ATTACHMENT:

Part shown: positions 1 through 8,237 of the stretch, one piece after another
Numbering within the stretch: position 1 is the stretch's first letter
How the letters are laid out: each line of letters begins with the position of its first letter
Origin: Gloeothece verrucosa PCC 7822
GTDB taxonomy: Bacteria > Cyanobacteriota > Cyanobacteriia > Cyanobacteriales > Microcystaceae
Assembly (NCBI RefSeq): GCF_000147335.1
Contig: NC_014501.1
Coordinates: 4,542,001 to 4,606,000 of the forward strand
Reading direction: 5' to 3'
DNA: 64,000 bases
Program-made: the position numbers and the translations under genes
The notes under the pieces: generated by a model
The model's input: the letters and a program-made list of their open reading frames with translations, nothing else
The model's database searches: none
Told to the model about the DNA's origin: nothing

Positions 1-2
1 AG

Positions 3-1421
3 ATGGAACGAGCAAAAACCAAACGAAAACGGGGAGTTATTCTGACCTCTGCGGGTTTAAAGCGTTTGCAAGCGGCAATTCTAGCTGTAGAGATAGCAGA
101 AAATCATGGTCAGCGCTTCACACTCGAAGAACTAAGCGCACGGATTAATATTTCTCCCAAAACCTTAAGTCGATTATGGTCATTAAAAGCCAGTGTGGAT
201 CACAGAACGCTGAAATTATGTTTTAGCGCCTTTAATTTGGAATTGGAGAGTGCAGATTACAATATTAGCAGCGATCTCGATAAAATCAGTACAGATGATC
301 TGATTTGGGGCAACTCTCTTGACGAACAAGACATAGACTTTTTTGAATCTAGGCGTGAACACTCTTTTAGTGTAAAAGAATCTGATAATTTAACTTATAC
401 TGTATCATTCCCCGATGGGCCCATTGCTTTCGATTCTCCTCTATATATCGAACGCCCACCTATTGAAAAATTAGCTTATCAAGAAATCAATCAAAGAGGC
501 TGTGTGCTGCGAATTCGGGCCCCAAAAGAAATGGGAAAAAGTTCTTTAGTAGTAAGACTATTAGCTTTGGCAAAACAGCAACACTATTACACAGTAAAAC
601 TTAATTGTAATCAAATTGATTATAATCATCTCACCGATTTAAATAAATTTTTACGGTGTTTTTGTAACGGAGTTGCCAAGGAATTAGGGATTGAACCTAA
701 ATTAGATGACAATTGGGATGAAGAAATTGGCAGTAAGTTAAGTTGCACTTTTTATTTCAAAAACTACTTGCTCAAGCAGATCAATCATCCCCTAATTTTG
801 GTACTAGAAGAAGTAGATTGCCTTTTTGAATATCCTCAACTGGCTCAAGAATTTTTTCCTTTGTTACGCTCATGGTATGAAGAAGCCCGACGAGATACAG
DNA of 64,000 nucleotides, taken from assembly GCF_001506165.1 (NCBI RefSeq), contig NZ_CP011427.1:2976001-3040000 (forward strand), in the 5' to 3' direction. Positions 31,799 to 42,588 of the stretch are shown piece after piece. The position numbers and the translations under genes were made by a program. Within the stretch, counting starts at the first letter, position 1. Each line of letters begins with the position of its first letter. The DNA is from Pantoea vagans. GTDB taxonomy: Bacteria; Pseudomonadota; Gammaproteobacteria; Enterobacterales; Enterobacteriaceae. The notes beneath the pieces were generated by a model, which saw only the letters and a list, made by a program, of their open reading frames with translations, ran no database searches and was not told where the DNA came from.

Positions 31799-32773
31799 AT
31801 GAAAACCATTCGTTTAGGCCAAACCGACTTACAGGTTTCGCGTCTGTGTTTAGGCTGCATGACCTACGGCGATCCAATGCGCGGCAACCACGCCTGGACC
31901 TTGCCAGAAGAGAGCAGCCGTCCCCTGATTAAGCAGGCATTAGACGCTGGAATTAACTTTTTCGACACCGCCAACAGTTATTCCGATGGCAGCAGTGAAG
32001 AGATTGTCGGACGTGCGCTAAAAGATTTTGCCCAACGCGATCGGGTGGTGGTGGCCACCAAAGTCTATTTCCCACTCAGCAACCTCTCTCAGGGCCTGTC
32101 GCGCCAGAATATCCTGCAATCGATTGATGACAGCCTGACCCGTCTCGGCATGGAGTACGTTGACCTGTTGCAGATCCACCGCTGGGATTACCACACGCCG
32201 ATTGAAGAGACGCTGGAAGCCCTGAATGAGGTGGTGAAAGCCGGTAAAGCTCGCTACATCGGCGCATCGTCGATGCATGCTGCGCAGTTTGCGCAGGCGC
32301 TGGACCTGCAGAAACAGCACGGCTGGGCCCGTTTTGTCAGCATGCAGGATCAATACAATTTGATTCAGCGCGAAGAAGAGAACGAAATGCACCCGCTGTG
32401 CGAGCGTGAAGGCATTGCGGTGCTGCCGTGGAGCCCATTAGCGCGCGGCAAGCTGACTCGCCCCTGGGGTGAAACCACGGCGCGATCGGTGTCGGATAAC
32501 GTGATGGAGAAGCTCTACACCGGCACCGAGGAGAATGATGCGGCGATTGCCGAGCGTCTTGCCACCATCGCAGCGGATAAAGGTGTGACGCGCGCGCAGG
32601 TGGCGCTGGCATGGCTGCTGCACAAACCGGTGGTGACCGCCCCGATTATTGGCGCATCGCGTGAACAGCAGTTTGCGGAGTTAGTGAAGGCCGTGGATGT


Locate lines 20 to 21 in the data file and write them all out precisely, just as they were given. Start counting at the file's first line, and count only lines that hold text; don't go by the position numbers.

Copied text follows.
101 AAATCATGGTCAGCGCTTCACACTCGAAGAACTAAGCGCACGGATTAATATTTCTCCCAAAACCTTAAGTCGATTATGGTCATTAAAAGCCAGTGTGGAT
201 CACAGAACGCTGAAATTATGTTTTAGCGCCTTTAATTTGGAATTGGAGAGTGCAGATTACAATATTAGCAGCGATCTCGATAAAATCAGTACAGATGATC